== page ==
Critics Charge 'Alarming Mismanagement' at Foreign-Student Job Program
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A fast-growing foreign-student work program is taking jobs from U.S. citizens, while its “alarming mismanagement” poses a national security threat, critics charge.
“Foreign students, sometimes aided by school officials, are currently abusing the Optional Practical Training program to acquire unauthorized employment in the United States,” said Sen. Charles Grassley, citing a new report from the Government Accountability Office.
OPT enables some 560,000 foreign students to obtain temporary work in their major area of study during and after completing academic programs here.
Grassley requested the GAO investigation amid complaints of employers hiring foreign students and passing over American citizens.
Beyond that, “The GAO report reveals extensive and alarming mismanagement by the Department of Homeland Security, proving serious program integrity issues that bring to light potential risks to national security,” Grassley added.
“OPT is at risk for fraud and noncompliance, in part, because it enables eligible foreign students to work in the United States for extended periods without obtaining a temporary work visa,” said Grassley, the top Republican on the Senate Judiciary Committee.
Immigration and Customs Enforcement agents interviewed by GAO acknowledged that “foreign students approved for OPT present a risk for becoming overstays because they are allowed to work and remain in the United States for 12 to 31 months after graduation from school.”
Only 2.6 percent of OPT applicants were denied in 2013. Over the past six years, just 0.06 percent had their OPT status revoked, as participant numbers grow annually.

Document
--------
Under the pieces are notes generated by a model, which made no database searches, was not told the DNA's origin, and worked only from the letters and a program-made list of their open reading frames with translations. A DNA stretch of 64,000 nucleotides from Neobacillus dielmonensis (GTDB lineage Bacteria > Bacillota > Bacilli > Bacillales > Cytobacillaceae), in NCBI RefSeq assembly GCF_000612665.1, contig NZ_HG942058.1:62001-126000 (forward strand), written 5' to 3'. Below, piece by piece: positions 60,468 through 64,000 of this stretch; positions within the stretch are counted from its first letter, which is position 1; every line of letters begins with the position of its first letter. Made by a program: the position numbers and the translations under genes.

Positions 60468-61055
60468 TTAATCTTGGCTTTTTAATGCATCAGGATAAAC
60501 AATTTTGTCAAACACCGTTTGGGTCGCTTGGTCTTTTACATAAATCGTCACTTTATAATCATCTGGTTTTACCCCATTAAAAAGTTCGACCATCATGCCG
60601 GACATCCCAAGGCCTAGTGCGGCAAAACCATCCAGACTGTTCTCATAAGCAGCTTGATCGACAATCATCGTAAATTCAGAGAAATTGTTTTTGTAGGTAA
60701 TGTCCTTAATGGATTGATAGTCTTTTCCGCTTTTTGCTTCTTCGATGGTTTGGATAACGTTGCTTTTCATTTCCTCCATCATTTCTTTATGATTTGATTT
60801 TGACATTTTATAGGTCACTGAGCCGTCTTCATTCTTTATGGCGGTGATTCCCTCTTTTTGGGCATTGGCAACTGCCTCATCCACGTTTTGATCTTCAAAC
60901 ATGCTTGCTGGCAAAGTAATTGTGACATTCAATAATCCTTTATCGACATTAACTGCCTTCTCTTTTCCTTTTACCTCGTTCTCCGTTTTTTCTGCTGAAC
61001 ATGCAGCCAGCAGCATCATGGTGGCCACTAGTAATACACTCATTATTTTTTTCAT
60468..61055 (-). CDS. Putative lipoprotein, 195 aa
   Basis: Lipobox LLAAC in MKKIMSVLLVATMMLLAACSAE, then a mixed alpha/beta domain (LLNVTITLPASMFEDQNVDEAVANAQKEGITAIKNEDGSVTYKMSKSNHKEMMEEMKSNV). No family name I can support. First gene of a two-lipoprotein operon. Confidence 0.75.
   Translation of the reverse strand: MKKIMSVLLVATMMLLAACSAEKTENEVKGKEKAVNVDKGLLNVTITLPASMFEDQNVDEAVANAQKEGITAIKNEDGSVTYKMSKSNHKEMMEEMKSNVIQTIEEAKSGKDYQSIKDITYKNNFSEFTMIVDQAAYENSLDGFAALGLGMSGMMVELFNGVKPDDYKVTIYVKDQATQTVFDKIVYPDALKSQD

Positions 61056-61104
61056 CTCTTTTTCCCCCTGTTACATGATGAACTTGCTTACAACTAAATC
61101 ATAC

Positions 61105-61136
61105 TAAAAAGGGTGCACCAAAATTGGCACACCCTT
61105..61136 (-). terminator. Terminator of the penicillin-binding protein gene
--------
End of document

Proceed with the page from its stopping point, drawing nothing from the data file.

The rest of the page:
OPT regulations allow unlimited numbers of foreign students to work as “candidate H-1B workers,” directly competing with qualified Americans, according to the Immigration Reform Law Institute.
In a letter to DHS Secretary Jeh Johnson last week, Grassley called for a moratorium on OPT “until you can personally certify that the program is secure and that the department can locate all foreign students with OPT authorization.”
David North, a policy analyst with the enforcement-oriented Center for Immigration Studies, said GAO “only scratched the surface.”
“There’s a major reason for worrying about U.S. employers getting a huge bonus for hiring (OPT students) over citizen or green-card workers,” North noted.
“There are no payroll taxes for up to 27 months with the OPT workers, on either the worker or the employer. It works out, over the full length of time at an average estimated salary, to a bonus of $10,000 per such hire.
“And all that money is taken away from the Social Security, Medicare and unemployment insurance trust funds.”
Additionally, North suggested instances where OPT and the controversial federal EB-5 investor-visa program could coincide.
“There could be the rare case in which an EB-5 funded entity hires an OPT,” North told Watchdog.org. “Both the OPT benefit for the employer and the EB-5 benefit for the developer are financial breaks for small groups of U.S. businesses funded through the immigration process.”
Chris Bentley, spokesman for the U.S. Citizenship and Immigration Services, said OPT has “no connection to EB-5.”
Yet North sees similarities, and synergy, in working the immigration system.
“Both EB-5 -- for the rich -- and OPT -- for the well-educated -- are immigration breaks for advantaged groups of aliens. Both are instances in which ‘Them’s that have, get.’”
Kenric Ward is a national reporter for Watchdog.org and chief of its Virginia Bureau. He previously was chief political correspondent for Sunshine State News. Contact him at firstname.lastname@example.org or at (571) 319-9824. @Kenricward.